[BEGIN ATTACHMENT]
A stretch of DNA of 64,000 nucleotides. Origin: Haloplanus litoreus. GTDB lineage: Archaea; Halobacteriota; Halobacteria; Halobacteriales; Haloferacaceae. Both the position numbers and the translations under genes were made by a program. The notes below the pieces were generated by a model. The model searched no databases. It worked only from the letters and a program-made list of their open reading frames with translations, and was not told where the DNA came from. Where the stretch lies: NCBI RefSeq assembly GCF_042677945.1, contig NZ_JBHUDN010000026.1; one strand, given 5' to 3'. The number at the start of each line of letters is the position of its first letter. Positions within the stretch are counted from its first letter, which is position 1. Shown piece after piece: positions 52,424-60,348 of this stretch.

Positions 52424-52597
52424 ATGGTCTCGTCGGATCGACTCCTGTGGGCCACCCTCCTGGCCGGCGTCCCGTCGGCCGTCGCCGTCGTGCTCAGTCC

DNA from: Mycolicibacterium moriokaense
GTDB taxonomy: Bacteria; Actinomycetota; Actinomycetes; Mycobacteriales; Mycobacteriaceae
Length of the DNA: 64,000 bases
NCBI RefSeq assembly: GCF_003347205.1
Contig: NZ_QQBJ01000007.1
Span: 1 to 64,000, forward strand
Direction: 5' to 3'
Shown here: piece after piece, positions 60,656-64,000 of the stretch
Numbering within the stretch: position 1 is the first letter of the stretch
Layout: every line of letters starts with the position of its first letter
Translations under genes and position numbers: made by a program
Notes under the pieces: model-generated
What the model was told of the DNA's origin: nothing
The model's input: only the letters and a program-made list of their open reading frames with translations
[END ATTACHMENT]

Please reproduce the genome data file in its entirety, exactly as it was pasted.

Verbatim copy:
A stretch of DNA of 64,000 nucleotides. Origin: Haloplanus litoreus. GTDB lineage: Archaea; Halobacteriota; Halobacteria; Halobacteriales; Haloferacaceae. Both the position numbers and the translations under genes were made by a program. The notes below the pieces were generated by a model. The model searched no databases. It worked only from the letters and a program-made list of their open reading frames with translations, and was not told where the DNA came from. Where the stretch lies: NCBI RefSeq assembly GCF_042677945.1, contig NZ_JBHUDN010000026.1; one strand, given 5' to 3'. The number at the start of each line of letters is the position of its first letter. Positions within the stretch are counted from its first letter, which is position 1. Shown piece after piece: positions 52,424-60,348 of this stretch.

Positions 52424-52597
52424 ATGGTCTCGTCGGATCGACTCCTGTGGGCCACCCTCCTGGCCGGCGTCCCGTCGGCCGTCGCCGTCGTGCTCAGTCC

DNA from: Mycolicibacterium moriokaense
GTDB taxonomy: Bacteria; Actinomycetota; Actinomycetes; Mycobacteriales; Mycobacteriaceae
Length of the DNA: 64,000 bases
NCBI RefSeq assembly: GCF_003347205.1
Contig: NZ_QQBJ01000007.1
Span: 1 to 64,000, forward strand
Direction: 5' to 3'
Shown here: piece after piece, positions 60,656-64,000 of the stretch
Numbering within the stretch: position 1 is the first letter of the stretch
Layout: every line of letters starts with the position of its first letter
Translations under genes and position numbers: made by a program
Notes under the pieces: model-generated
What the model was told of the DNA's origin: nothing
The model's input: only the letters and a program-made list of their open reading frames with translations